MARQUETTE, Mich. (WLUC) - Details from Lansing surrounding haircuts and stylings are still fuzzy. There’s been no official word on when or how salons and barbers will re-open.
Many are looking forward to the day they can have their hair cut and colored by their hair dresser. (PxHere / CC0 1.0)
But Tammy Winling, Operations Manager at Cost Cutters Salon in Marquette says her company isn't taking any shortcuts when it comes to safety.
"I think that we have a very solid plan in place, a very safe plan in place. It's going to be a little different at first but we truly feel that we can both our employees and our customers 100 percent safe," Winling announced.
Cost Cutters now has a COVID-19 handbook, outlining all policies and procedures that helps to ensure the safety of all customer and employees.
"We have a whole procedure on opening. We have a whole procedure on what it looks like to close. We are going to man somebody right at the front desk so that they are cleaning the door after every customer. They are cleaning the shampoo bowl after every stylist. All of our stylists will wipe down their stations completely when the customer leaves,” Winling stated.
Walk-ins will be discouraged. Customers should call ahead to make an appointment. You’ll wait your turn from the comfort and safety of your vehicle.
"We will call them when their station and their stylist is ready just to keep everybody safe,” Winling said.
Stylists and customers will be required to wear a mask.
"Our employees’ temperature will be taken every day and logged,” Winling added.
Winling says employees will display documentation to demonstrate they are fully trained in cleanliness.
"We have a whole education series for them. It shows them how to wear their masks correctly, how to work with a mask when they do haircuts, how to remove one side, cut that side, how to remove the other side to cut that side. They will actually get certified in disinfecting. And that will go on their stations," Winling asserted.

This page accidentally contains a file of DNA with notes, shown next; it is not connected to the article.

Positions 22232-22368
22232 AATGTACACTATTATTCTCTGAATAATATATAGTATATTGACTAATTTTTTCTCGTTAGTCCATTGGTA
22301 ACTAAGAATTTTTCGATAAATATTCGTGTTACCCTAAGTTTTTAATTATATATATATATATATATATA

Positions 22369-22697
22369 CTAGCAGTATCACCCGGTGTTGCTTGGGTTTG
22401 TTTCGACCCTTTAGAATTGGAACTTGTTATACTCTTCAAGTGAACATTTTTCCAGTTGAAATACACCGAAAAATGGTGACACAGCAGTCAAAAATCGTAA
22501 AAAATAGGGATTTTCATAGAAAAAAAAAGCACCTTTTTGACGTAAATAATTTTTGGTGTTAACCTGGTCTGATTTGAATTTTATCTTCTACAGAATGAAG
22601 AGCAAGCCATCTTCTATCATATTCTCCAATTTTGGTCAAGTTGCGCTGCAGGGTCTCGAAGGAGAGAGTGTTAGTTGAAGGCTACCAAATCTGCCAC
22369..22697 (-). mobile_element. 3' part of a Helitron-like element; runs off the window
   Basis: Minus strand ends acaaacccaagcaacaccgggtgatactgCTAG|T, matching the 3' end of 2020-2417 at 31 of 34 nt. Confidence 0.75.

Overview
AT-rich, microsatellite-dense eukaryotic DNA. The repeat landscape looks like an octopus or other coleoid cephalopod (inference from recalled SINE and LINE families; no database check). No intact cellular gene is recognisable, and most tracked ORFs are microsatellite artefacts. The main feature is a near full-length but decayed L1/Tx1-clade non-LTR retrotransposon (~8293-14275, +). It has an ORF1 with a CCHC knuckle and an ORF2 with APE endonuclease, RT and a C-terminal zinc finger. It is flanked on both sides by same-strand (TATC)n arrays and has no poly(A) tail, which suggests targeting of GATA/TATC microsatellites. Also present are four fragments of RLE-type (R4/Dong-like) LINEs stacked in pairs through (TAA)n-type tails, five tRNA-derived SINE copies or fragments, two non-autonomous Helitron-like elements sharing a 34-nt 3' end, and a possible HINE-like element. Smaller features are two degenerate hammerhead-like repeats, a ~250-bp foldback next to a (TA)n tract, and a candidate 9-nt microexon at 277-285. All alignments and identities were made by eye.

Customers should also be ready for a temperature check and a few brief questions designed to keep everyone safe.
Winling says this is all in preparation for that unspecified re-opening date. To be clear. Haircuts and stylings are not allowed in the state of Michigan until Governor Whitmer gives the go ahead.
"Until she tells us that we can reopen we will remain closed. We don't know what it's going it look like coming from the state yet. These are our own policies. So whatever the state and LARA mandate us to do, we will also put those policies and procedures in place,” Winling
Meanwhile, Laura McDonald at Sisters Hair Company in Marquette thinks Lansing still has too many details to comb over.
"It’s not that I don't think it's the right thing to do. I don't think we're going to be allowed to [re-open soon]. The quote I saw last from the Governor is that it's highly unlikely that hair salons will be reopening," McDonald recalled.
Keeping things clean is nothing new for people like McDonald and Winling.
"We've always done sanitation. We've always done disinfectants. We have studied that in school and beyond as far as disease control, sanitation, germs. We've always been good on sanitation as an industry really," Winling advertised.
For McDonald, the added sanitation steps might be too much for her smaller business to handle.
"We already don't use the same combs on everybody. We have to use barbicide to make sure that we're very clean. But now wiping down sinks, wiping down door knows wiping down the bathrooms if somebody used the restroom. How do we have time to do all of that and stay on our schedule is one of my concerns,” McDonald shared.
With only a handful of employees and limited space, documenting those vital pieces of information with each customer may prove overwhelming for McDonald.
“We're looking at every client that comes in asking have you been exposed? Have you been sick? Are you feeling well? Do you have compromised people in your home? We’d be documenting when they were there. That’s just so if something should happen we know who was in and out of the salon," McDonald said.
For McDonald, the benefits of offering haircuts and reopening her business simply is not worth putting her home and her clients at risk.
"When we really look at the difference between a dentist reopening or a hair salon opening, the dentist is helping people with their health. As far as I know, nobody's ever died from a bad haircut. The dentist could be helping someone that's in pain or a broken tooth or an infection. We're just not that important. I Love being a hair dresser but I don't see us as a health issue," McDonald reasoned.
McDonald also understands that other people might not agree.
"I would never tell someone shame on you for going and cutting someone's hair in a garage or on their sidewalk because there are some people that need to do that and I completely respect that but for myself I just really worry about who am I exposing. And I'd feel terrible if somebody got it from me," McDonald concluded.